Doing this sort of thing is pretty common and not that complicated. You can use either ROW_NUMBER or LEAD/LAG (since you are on 2012) to determine the most recent X rows.


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Post #1568647
Posted Wednesday, May 7, 2014 12:39 PM
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Password, it should be unique to each user name.
The password is stored as nvarchar(10) it's text.

I thought the SP, what do you think?

Relatively low amount of changes but I need to allow this user, I have no amount of users so you can ignore the volume table or the number of users that is under construction right now.
Post #1568652
Posted Wednesday, May 7, 2014 1:01 PM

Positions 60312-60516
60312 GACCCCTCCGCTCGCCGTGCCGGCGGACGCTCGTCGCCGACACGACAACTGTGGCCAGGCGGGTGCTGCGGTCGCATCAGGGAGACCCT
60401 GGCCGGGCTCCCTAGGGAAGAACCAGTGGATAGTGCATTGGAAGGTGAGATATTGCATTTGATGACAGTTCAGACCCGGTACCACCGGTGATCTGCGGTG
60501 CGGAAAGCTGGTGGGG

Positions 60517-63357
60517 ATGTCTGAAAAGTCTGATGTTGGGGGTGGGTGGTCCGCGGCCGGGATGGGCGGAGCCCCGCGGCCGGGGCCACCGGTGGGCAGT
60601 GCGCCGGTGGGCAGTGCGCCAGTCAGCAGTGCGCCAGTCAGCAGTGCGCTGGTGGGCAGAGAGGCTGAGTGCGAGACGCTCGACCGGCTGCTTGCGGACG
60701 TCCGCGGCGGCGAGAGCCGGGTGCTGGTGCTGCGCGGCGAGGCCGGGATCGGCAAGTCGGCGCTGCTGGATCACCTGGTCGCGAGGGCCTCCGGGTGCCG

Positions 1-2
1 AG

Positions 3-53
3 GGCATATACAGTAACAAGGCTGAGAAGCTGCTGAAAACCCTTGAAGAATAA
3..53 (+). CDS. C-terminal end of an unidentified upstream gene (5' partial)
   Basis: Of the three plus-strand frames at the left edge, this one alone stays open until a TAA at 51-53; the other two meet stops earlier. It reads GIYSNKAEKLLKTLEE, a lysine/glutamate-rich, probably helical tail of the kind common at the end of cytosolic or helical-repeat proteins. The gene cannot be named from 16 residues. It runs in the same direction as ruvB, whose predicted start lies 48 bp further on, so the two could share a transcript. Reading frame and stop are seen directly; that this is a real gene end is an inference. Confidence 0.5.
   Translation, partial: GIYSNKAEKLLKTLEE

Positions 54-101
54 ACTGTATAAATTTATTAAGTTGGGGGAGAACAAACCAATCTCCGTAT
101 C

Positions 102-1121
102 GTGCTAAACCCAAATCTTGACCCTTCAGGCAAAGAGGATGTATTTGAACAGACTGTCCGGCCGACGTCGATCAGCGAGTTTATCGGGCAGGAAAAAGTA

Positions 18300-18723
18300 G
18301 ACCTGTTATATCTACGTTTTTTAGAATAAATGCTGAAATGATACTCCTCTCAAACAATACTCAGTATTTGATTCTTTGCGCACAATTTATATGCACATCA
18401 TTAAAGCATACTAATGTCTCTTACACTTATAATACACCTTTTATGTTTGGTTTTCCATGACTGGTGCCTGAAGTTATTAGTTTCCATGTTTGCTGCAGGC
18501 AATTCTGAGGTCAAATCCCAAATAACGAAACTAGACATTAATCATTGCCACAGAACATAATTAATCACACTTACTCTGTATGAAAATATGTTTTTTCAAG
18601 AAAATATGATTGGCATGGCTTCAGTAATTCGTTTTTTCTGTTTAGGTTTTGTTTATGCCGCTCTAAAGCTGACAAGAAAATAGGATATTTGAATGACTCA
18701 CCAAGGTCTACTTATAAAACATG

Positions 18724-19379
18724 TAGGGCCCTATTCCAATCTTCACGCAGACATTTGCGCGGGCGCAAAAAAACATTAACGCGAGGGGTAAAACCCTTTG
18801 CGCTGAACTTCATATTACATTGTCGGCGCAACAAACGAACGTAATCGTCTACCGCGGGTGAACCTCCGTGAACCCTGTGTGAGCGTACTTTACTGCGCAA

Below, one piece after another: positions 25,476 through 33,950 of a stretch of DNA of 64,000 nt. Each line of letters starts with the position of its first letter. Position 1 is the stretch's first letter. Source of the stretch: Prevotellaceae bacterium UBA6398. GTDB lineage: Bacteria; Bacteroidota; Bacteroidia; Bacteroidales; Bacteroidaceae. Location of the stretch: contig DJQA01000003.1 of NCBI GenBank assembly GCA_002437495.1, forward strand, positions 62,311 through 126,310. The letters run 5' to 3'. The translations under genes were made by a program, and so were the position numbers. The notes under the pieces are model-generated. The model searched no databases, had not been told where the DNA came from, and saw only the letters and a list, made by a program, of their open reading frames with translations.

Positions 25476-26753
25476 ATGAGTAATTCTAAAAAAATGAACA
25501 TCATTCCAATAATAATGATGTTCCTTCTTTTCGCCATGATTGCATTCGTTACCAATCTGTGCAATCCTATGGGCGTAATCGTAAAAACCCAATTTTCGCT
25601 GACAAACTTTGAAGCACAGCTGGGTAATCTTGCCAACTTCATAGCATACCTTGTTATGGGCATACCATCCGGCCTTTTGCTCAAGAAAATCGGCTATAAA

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computer24hr (5/7/2014)
Password, it should be unique to each user name.



Why can't more than one user have the same password? So what happens if a different user enters somebody else's password? Think about how silly the validation message will be. "I'm sorry but this password has been used by somebody else.". Woohoo!!!! Now I know half of the information required to login as another user.


The password is stored as nvarchar(10) it's text.


Passwords should NOT be stored as plain text. There are just too many ways this is a bad idea. You should store the salted hash of a value. This protects your user's sensitive information. Keep in mind that many people only have a few passwords. If you store their email address and password in plain text it is very likely you can access many many other things for this person. Storing passwords securely is a two way benefit. You protect the user data AND you protect you and your company from being the source of identity theft of your users.


I thought the SP, what do you think?